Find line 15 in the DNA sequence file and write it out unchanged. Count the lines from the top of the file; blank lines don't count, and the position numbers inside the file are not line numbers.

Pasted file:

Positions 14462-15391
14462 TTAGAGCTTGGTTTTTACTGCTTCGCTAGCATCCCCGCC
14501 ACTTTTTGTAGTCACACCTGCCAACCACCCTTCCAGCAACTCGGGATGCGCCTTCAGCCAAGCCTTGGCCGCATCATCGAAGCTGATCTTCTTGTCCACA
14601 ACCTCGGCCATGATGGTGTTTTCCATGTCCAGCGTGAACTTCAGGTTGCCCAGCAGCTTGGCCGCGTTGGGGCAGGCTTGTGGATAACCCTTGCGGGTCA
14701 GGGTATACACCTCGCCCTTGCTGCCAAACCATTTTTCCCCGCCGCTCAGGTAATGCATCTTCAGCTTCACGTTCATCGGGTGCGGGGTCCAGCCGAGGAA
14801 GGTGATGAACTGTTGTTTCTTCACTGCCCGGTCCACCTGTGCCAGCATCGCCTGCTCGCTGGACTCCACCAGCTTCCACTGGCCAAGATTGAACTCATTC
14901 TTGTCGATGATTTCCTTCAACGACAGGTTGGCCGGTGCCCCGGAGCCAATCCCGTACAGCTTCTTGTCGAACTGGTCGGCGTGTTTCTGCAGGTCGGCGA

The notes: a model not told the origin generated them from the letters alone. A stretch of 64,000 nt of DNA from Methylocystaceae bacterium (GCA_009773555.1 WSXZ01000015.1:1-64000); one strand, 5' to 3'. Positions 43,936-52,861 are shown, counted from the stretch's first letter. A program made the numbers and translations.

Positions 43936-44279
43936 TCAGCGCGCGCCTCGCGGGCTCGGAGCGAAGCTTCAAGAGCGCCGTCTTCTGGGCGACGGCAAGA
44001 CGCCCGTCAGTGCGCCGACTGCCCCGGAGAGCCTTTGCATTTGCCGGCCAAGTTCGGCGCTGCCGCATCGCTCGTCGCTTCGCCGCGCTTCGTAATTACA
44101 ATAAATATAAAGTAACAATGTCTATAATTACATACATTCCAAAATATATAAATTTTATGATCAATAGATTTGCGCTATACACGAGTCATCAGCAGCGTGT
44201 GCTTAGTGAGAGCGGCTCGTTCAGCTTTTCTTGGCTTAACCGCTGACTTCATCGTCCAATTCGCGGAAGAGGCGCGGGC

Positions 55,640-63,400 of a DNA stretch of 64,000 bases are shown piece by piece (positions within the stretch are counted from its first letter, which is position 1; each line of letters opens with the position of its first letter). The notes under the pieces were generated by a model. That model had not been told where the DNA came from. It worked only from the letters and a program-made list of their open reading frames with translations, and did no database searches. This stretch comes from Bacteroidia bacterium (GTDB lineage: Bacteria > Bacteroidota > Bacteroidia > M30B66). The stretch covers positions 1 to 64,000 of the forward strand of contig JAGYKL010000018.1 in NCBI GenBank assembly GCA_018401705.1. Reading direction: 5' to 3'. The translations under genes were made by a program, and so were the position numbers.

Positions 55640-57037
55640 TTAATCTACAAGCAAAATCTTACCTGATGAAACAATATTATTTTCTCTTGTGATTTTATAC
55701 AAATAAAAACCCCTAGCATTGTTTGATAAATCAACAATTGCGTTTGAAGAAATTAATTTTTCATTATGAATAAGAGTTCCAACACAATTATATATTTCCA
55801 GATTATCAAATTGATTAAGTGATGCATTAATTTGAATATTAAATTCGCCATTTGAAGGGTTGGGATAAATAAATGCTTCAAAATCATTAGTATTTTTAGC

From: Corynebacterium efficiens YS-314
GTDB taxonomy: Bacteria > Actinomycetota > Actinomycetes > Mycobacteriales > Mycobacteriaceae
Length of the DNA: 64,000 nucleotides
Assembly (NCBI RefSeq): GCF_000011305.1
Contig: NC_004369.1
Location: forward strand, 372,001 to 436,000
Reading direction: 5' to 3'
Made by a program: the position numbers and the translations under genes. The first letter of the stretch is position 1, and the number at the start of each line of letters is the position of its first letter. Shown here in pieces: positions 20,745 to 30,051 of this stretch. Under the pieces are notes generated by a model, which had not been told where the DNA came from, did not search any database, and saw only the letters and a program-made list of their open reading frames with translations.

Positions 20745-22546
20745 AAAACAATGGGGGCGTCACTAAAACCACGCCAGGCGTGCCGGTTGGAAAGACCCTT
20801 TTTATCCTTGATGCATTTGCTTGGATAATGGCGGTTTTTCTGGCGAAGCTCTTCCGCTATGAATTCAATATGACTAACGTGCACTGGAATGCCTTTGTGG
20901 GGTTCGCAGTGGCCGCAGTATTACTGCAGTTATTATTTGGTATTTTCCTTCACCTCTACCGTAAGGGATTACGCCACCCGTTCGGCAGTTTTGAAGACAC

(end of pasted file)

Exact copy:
Positions 55640-57037